The second way in which we can choose to see our world tells us just the very opposite of the above pessimistic and ultimately hopeless scenario. This second way envisions the universe around us as being full of deep meaning and alive with exciting possibility. Our cosmos is understood to be a reality in which, while oftentimes seemingly chaotic or confusing at a cursory glance, is in actuality governed by a higher and benevolent intelligence. It is a reality in which a nuanced order, balance, harmony and purpose lay hidden behind every important occurrence. Ours is a cosmos that is ruled by Natural Law. Though each and every one of these eternal principles of this Natural Law are not necessarily all known to us at all times, they are nonetheless discernible by those among us who are wise, patient and sensitive enough to listen to the quiet whispers of nature and to humbly open ourselves to the many lessons to be learned from Her.
When we fully realize the nature and power of this Natural Law, and live according to its wise guidance, then we are living in harmony with the cosmos, and we open ourselves to experiencing the peace, health, joy, sense of oneness with all of creation and with every being in creation, and deep sense of meaning that each of us, in our own way, yearns for. This second response to the mystery of our cosmos represents the optimistic and hopeful world-view of Sanatana Dharma, the Eternal Natural Way. The spiritual path of Sanatana Dharma, or “The Eternal Natural Way”, is the most ancient spiritual culture and tradition on the earth. Indeed, it is “sanatana”, or eternal. To one degree or another, it forms the archetypal antecedent of every other later religion, denomination, and spiritually-minded culture known to humanity.”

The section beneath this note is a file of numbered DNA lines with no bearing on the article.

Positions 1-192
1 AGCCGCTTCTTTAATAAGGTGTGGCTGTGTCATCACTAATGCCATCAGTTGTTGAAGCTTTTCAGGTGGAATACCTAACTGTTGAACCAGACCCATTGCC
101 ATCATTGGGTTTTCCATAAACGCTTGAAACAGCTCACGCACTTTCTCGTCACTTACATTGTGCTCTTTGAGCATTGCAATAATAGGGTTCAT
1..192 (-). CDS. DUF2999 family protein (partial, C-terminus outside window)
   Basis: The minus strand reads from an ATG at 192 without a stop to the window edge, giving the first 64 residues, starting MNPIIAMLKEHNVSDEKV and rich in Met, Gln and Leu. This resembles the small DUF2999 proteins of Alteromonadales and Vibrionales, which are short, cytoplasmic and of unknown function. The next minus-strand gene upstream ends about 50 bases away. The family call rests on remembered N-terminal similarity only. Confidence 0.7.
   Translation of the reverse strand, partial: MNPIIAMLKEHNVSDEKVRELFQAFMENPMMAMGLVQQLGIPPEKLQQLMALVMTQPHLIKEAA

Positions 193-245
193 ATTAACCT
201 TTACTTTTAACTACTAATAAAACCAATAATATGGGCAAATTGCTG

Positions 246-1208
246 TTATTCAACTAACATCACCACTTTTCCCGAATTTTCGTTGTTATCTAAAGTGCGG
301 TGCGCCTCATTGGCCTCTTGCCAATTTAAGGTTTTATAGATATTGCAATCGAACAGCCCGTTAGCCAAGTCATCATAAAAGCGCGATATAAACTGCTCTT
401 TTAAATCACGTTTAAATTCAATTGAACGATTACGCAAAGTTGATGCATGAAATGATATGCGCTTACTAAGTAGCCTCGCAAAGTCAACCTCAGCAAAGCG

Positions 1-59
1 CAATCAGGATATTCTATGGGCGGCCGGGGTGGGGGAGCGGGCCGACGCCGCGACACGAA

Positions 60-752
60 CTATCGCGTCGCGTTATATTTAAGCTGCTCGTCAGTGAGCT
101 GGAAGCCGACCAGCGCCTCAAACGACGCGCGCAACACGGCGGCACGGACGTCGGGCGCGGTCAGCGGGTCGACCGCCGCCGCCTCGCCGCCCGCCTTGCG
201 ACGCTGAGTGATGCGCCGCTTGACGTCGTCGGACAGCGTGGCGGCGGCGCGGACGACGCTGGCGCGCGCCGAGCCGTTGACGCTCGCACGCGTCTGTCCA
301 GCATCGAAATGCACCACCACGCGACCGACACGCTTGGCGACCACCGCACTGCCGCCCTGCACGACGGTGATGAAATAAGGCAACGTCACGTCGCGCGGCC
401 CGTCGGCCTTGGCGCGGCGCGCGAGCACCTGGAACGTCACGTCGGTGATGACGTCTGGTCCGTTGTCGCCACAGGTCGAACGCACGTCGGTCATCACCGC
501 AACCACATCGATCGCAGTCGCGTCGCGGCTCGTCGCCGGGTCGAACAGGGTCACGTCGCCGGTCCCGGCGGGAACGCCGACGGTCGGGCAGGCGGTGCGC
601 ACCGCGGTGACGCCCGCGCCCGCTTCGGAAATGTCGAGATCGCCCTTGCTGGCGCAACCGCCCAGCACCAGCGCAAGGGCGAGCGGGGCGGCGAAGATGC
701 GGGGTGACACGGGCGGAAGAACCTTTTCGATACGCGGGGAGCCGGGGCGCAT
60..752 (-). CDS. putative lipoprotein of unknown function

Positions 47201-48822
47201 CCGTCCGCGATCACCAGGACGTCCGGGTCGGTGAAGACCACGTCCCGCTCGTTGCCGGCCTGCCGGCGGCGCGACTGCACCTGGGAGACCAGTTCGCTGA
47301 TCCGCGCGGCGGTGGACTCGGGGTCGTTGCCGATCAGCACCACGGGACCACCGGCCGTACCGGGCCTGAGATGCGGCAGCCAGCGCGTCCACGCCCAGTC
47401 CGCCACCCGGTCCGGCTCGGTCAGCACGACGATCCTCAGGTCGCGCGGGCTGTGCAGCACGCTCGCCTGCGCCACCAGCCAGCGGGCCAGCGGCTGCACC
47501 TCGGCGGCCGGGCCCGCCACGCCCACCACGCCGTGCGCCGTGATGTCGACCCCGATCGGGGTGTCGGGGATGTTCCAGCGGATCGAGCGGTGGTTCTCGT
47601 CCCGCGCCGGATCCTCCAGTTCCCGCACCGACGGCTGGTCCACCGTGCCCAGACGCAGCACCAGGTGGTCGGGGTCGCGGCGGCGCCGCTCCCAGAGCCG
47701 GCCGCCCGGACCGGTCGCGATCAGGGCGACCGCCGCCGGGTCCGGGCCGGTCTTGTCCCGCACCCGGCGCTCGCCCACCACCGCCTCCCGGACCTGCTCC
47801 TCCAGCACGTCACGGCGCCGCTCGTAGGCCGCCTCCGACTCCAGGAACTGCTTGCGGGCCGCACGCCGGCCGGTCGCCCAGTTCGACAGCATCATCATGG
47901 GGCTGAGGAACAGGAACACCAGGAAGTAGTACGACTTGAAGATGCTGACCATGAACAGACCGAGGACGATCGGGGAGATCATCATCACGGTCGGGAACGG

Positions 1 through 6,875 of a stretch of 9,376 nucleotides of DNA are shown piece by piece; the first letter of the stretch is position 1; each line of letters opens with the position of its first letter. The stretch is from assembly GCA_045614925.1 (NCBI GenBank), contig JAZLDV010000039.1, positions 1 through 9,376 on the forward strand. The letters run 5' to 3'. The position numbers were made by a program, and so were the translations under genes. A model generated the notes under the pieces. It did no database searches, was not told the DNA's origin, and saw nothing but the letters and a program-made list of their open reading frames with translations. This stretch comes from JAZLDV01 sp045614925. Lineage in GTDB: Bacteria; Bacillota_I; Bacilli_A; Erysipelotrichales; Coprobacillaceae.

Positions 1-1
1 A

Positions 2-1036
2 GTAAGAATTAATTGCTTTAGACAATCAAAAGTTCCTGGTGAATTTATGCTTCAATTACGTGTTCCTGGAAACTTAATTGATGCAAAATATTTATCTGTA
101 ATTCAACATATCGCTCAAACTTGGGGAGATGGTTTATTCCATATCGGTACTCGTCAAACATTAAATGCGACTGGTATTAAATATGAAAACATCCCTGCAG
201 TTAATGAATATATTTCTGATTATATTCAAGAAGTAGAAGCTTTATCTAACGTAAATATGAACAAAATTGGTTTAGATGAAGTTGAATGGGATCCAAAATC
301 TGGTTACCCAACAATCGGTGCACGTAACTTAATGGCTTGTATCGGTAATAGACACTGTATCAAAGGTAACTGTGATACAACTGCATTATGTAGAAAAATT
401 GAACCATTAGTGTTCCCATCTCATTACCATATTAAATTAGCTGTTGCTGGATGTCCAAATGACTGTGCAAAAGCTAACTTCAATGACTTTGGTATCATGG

― Sri Dharma Pravartaka Acharya, Sanatana Dharma: The Eternal Natural Way
The integral path of Yoga is both a profoundly coherent philosophical world-view, as well as the most practical system for achieving self-realization and God-consciousness available in the world. In this livestream discourse, Sri Dharma Pravartaka Acharya shares with us the most immediate benefits to be derived from practicing the full Yoga system with daily dedication.
“Only when manas (mind) with thoughts and the five senses stand still, and when buddhi (intellect, power to reason, wisdom faculty) does not waver, that they call the highest path. That is what one calls Yoga, the stillness of the senses, concentration of the mind. It is not thoughtless, heedless sluggishness. Yoga is creation and dissolution.” (Katha Upanishad, 2.6.10-11)
“Pleasure and pain results from contact of soul, sense, mind and object. Non-origination of that follows when the mind becomes steady in the soul. After this, there is non-existence of pain in the embodied soul. This is that Yoga.” (Vaiśeṣika Sūtra, 5.2.15-5.2.16)